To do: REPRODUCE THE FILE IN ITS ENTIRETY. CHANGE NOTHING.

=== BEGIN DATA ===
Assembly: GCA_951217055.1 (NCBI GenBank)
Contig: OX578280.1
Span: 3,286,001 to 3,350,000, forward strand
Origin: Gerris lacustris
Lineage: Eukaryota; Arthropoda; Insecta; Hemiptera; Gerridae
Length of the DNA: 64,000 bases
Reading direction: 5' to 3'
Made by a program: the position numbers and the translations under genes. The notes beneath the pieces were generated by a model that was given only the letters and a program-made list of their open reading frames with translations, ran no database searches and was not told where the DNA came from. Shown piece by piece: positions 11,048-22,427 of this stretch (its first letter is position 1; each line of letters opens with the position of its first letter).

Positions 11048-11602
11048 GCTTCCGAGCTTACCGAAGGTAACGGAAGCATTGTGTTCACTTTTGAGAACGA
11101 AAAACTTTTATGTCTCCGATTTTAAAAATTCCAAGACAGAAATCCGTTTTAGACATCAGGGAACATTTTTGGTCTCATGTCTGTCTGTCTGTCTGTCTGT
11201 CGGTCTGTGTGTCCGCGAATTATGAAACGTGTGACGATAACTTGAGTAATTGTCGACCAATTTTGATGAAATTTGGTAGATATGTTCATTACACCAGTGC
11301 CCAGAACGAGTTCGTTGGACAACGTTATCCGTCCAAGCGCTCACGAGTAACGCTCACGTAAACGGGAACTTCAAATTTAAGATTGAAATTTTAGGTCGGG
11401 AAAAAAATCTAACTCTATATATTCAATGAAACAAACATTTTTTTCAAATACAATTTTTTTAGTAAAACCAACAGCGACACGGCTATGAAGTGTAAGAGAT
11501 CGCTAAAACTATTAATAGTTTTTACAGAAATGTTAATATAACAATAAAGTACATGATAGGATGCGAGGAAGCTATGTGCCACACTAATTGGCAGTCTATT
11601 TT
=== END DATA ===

Assembly: GCA_951217055.1 (NCBI GenBank)
Contig: OX578280.1
Span: 3,286,001 to 3,350,000, forward strand
Origin: Gerris lacustris
Lineage: Eukaryota; Arthropoda; Insecta; Hemiptera; Gerridae
Length of the DNA: 64,000 bases
Reading direction: 5' to 3'
Made by a program: the position numbers and the translations under genes. The notes beneath the pieces were generated by a model that was given only the letters and a program-made list of their open reading frames with translations, ran no database searches and was not told where the DNA came from. Shown piece by piece: positions 11,048-22,427 of this stretch (its first letter is position 1; each line of letters opens with the position of its first letter).

Positions 11048-11602
11048 GCTTCCGAGCTTACCGAAGGTAACGGAAGCATTGTGTTCACTTTTGAGAACGA
11101 AAAACTTTTATGTCTCCGATTTTAAAAATTCCAAGACAGAAATCCGTTTTAGACATCAGGGAACATTTTTGGTCTCATGTCTGTCTGTCTGTCTGTCTGT
11201 CGGTCTGTGTGTCCGCGAATTATGAAACGTGTGACGATAACTTGAGTAATTGTCGACCAATTTTGATGAAATTTGGTAGATATGTTCATTACACCAGTGC
11301 CCAGAACGAGTTCGTTGGACAACGTTATCCGTCCAAGCGCTCACGAGTAACGCTCACGTAAACGGGAACTTCAAATTTAAGATTGAAATTTTAGGTCGGG
11401 AAAAAAATCTAACTCTATATATTCAATGAAACAAACATTTTTTTCAAATACAATTTTTTTAGTAAAACCAACAGCGACACGGCTATGAAGTGTAAGAGAT
11501 CGCTAAAACTATTAATAGTTTTTACAGAAATGTTAATATAACAATAAAGTACATGATAGGATGCGAGGAAGCTATGTGCCACACTAATTGGCAGTCTATT
11601 TT